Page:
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Old 02-15-13, 11:43 PM   #21
Xringer
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Quote:
Originally Posted by Christ View Post
For testing purposes, would it be sufficient to use, maybe, some prepared RG-6? I think that's what it is.

I understand that the wire is thin and the shielding is more like aluminum foil, but how well do you think it would fare for short term beta testing type stuff?

RG-6 is cable TV cable. Mostly it uses the center conductor as it's center pin.
They call them 'F' connectors. Most are crimp type.
Aluminum shielding foil isn't the best conductor. Copper mesh is way better.
The wire gauge is small..The cable itself isn't real bad. It could handle a few amps..

But the female connectors have a very smallish contact area.
I don't think they can handle much power.

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Old 02-17-13, 04:49 PM   #22
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Awesome. I have a couple friends who work for cable and satellite TV companies and have to build direct burial line all the time. I might be able to snag some bits from them to use for panel interconnects, etc of the higher quality stuff.

Teh last time a sat installer came out here, they used double-line coax [DirecTV] and it had a mesh copper ground sleeve on it.... come to think of it, there's over 200ft of it coiled in the root cellar... I may have to look into that. I'll have to change the ends on it, I think... no center pin, just has the wire poking through.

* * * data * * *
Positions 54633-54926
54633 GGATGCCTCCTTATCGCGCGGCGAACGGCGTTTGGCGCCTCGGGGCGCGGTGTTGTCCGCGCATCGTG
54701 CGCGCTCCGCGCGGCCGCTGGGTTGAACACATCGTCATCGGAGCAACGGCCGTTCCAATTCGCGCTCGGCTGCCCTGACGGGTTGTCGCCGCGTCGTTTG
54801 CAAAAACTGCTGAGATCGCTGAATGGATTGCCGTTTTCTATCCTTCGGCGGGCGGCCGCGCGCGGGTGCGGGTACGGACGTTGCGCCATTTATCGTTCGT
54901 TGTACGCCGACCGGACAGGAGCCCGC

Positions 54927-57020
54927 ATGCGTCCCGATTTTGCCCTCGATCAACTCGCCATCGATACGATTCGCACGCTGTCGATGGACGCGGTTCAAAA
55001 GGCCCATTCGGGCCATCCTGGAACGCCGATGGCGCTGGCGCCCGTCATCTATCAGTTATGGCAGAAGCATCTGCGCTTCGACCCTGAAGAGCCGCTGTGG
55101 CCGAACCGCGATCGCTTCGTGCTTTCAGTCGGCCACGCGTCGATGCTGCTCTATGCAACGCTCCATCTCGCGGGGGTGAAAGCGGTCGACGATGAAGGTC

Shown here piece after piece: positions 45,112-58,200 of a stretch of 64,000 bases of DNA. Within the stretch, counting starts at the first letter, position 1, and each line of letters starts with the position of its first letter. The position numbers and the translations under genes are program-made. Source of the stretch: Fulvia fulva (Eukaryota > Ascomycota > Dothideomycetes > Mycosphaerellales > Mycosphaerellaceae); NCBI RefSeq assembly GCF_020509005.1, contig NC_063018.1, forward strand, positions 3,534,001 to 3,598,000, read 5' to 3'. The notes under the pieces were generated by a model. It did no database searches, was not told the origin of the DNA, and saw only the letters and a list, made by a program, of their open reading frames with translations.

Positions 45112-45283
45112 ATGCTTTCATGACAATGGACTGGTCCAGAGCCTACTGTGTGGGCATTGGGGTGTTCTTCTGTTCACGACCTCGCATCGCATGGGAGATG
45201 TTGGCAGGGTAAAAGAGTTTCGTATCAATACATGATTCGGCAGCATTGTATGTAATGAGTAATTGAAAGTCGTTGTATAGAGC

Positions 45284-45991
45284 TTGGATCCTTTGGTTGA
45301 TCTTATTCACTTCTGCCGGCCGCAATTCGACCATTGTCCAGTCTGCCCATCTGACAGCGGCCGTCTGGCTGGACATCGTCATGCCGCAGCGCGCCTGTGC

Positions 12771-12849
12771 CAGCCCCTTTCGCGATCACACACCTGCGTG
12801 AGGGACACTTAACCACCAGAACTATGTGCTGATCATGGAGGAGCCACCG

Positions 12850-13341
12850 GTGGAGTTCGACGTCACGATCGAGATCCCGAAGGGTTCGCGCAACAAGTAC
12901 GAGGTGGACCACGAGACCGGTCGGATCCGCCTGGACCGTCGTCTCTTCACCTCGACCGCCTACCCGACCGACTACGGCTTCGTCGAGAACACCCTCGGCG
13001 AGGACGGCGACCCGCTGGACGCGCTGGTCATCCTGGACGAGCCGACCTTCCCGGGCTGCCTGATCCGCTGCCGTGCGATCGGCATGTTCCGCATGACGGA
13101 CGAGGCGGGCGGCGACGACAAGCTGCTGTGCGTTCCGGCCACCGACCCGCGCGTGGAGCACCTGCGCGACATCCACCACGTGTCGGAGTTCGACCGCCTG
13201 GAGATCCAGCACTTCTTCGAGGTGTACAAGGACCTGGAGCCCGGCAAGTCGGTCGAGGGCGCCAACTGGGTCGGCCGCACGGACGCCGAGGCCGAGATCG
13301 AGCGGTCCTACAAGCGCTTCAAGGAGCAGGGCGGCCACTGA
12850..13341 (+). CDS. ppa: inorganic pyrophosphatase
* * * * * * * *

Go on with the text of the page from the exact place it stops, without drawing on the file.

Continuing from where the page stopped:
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Old 02-17-13, 06:04 PM   #23
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I will only use proper solar cable because I might use strings of 13 panels which will be 500+vdc. It needs to be rated for 1000Vdc and UV rated. What is the co-ax rated for or is it even rated at all?
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Old 02-17-13, 07:10 PM   #24
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This is RF cable. It's not designed for DC use, therefore, there is no DC voltage or current spec.
But, people have used it at high DC & AC voltages. I've used RG8 at 2,000 volts DC @ 300 to 400 watts, with no problems.
Because of the center conductor's size, there is going to be a limitation on current.
(See the loss info above). It's current squared x R.

If you had a real long run of small size wire with 2 ohms of resistance,
the loss at 10A would be 100 x 2= 200 watts of wasted power..
But, if it was 20A, 400 x 2 = 800 watts of loss.
40A would be 3.2 kW of loss.. Those wires would be kinda warm!

Here's some RG8 info on higher voltages.

</title> <meta name="description" content="" /> <meta name="keywords" content="" /><meta http-equiv="X-UA-Compatible" content="IE=EmulateIE7" /> <meta name="author" content="Spellman High Voltage Electronics Corporation" /><meta name="distribution" c

RG8 is water proof and UV resistant. It's been used outdoors for decades (radio antenna connections).

BUT, I'm pretty sure that using any kind of coax for PV won't meet code around here..
www.senecass.com/NEC2000.pdf

I don't think any city electrical inspector would allow you to use anything